Brainstem encephalitis is a medical condition that causes swelling and inflammation of the brainstem, the area of the brain that connects to the spinal column. The most common cause of this condition is the presence of cancerous tumors in the brain, although cancer in other parts of the body may cause this inflammation as well. Some of the most frequently reported symptoms include visual disturbances, vertigo, and an overall lack of coordination. Treatment normally consists of the use of intravenous medications, although surgical intervention may sometimes become necessary. Any questions or concerns about brainstem encephalitis or the most appropriate treatment methods for an individual situation should be discussed with a doctor or other medical professional.
Ataxia and vertigo are often the first noticeable symptoms. Vertigo is a type of dizziness that causes a person to feel a spinning sensation while completely still. Ataxia is a term used to describe a loss of balance or coordination. Facial muscles may become weakened, and the patient may begin to have difficulty swallowing. Some of these symptoms closely mimic those of a stroke, and diagnostic tests may be performed in order to obtain an accurate diagnosis. Respiratory problems may develop and can become so severe that the patient must be connected to a ventilation machine in order to breathe.
Visual disturbances are common symptoms of brainstem encephalitis. Oscillopsia is a term used to describe bouncing vision and may lead to dizziness or vertigo. Nystagmus involves fast, uncontrollable eye movements and may affect one or both eyes. Diplopia, also referred to as double vision, is another potential visual disturbance caused by brainstem encephalitis. Nausea, vomiting, and persistent headaches may occur as a result of the abnormal vision experienced due to this condition.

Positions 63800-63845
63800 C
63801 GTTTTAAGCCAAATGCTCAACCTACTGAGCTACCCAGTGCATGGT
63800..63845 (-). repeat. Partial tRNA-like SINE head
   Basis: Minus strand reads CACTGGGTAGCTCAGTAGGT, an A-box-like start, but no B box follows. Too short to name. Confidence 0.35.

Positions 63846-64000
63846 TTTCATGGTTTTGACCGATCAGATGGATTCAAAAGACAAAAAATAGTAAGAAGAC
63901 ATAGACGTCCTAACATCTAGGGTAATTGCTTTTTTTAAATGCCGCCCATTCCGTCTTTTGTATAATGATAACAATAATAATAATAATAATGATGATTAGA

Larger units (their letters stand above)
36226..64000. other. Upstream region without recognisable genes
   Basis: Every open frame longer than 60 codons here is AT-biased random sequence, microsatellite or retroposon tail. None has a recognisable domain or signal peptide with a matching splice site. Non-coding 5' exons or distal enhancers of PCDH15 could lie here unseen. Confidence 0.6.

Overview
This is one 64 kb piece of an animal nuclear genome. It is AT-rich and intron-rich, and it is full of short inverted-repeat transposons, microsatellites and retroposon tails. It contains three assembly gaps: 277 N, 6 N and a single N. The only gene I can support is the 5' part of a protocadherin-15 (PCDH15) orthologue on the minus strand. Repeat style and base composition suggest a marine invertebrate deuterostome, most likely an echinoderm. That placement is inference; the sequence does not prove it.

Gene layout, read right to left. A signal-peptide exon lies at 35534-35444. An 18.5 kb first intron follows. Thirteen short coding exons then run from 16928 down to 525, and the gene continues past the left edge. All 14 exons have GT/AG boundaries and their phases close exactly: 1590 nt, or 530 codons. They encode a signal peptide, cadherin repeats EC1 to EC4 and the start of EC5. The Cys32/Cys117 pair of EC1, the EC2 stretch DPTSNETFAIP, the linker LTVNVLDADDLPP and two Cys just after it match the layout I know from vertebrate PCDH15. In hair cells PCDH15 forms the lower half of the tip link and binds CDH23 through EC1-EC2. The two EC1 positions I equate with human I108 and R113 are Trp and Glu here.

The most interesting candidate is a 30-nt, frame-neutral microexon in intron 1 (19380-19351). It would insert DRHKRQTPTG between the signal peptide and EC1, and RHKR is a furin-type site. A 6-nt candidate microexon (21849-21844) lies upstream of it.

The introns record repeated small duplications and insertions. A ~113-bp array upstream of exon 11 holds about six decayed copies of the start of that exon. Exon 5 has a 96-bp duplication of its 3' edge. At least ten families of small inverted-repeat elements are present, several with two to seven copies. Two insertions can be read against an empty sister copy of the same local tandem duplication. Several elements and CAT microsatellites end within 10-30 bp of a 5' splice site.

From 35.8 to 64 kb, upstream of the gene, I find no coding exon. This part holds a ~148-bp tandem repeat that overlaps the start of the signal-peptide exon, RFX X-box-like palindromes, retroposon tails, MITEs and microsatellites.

Treatment for brainstem encephalitis is extremely individualized and depends on the severity of the condition, individual symptoms, and the overall health of the patient. In most cases, intravenous medications are given in a hospital setting so that the patient can be closely monitored for any signs of potential complications. Surgical intervention may be used to remove a tumor or to relieve the swelling if it becomes severe. Additional treatment options may include radiation or chemotherapy in cases where non-operable types of cancer are the cause of the inflammation. The doctor will explain all available treatment options and work with the patient to develop an individualized treatment plan.